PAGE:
Kate Herbert is theatre reviewer, Herald Sun, Melbourne & formerly for Melbourne Times. Kate is a director; produced playwright (21 plays). Scripts pub. Currency Press. She worked as actor, comedian, improviser & teacher of Acting, Improvisation & Playwriting. Kate was Head of Drama/Teacher, NMIT; Coordinator of Prof. Writing/ Editing, Swinburne Uni. Read her reviews here or: www.heraldsun.com.au/entertainment/arts. NB Explorer Browser doesn't always work on blog.
Sunday, 2 September 2012
The Mousetrap, Sept 1, 2012 ***
Agatha Christie Comedy
Theatre, Aug 30 to Oct 7, 2012
Reviewer: Kate Herbert on
Christie Sullivanas Mollie Ralston in the Mousetrap
The Mousetrap by Agatha
Christie is certainly a peculiar theatrical creature. It has run for 60 years
on the West End in London and is now touring countries all over the globe,
including this Australia touring production.
You’ve gotta love a
whodunit and a whodunit by Agatha Christie has to be the top of the pops for
The Mousetrap is arch,
silly and very old-fashioned (in the nicest possible way), with quirky
characters, plenty of clues, red herrings, without bloody violence.
The plot resembles that
of Ten Little Niggers and Murder On The Orient Express. Eight people are
isolated in a snowbound guesthouse in the countryside far from London when the
radio announces a murder in London and that police are looking for suspect
wearing a dark coat, light scarf and felt hat and most of the guests fit this
This production, directed
with humour and respect by Gary Young, is at its best when played straight,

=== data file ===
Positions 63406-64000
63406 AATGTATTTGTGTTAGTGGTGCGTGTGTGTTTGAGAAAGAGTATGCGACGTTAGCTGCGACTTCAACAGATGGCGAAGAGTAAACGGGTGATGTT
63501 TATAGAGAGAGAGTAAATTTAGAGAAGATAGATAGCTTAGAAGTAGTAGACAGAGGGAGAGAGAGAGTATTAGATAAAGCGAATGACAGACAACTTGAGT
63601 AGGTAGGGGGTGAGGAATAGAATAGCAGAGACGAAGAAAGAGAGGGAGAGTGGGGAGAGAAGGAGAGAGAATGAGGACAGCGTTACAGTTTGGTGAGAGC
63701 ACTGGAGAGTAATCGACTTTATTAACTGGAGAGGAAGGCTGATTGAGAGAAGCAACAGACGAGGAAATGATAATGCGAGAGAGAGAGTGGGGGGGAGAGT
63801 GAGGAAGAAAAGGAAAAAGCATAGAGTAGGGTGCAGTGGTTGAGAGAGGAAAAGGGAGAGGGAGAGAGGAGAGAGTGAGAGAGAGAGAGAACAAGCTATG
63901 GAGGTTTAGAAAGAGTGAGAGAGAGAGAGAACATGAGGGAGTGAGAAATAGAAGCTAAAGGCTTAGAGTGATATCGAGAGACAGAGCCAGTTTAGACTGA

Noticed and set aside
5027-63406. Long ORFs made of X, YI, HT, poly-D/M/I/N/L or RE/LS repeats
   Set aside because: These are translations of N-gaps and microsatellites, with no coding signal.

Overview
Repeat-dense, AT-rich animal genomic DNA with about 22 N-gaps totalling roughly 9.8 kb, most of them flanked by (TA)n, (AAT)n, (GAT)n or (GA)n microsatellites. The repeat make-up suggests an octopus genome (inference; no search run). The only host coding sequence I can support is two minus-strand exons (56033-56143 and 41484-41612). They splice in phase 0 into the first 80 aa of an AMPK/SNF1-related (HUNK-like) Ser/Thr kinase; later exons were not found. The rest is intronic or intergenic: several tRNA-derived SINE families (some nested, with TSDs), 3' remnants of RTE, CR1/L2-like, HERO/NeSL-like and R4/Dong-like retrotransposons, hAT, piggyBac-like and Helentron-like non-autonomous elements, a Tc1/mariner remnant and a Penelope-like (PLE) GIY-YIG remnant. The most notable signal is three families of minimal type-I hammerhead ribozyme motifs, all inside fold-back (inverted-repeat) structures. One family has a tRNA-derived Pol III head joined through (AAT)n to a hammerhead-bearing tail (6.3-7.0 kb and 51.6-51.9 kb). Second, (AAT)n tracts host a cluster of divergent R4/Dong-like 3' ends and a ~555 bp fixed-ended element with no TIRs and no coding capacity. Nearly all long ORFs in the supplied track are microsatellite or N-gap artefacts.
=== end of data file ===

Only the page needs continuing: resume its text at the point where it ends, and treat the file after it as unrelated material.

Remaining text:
without any sense of the actors commenting on the oddity of their characters or
parodying the period and the style.
Christy Sullivan is pert
and guileless as pretty Mollie Ralston, and as her husband, Giles, Gus Murray is
suitably clean, crisp and narrow-minded.
As usual in an Agatha
mystery, the guests are all suspiciously secretive or just plain weird. Travis
Cotton is entertainingly wacky as slightly demented, young Christopher Wren and
Linda Cropper is delightfully starchy and intolerant as former magistrate, Mrs.
Nicholas Hope’s Major
Metcalf is suspiciously reserved and Jacinta John’s Miss Casewell is
Justin Smith’s comic timing
and delivery are commendable as Sergeant Trotter and Robert Alexander is
playful and strangely non-specific in his accent as Italian traveller,
The Mousetrap is a
tradition and it would be mean-spirited and querulous to criticise a tradition.
To question its theatrical merit is pointless because audiences love it, they
keep returning and actors keep getting work on it. Long live the long-lived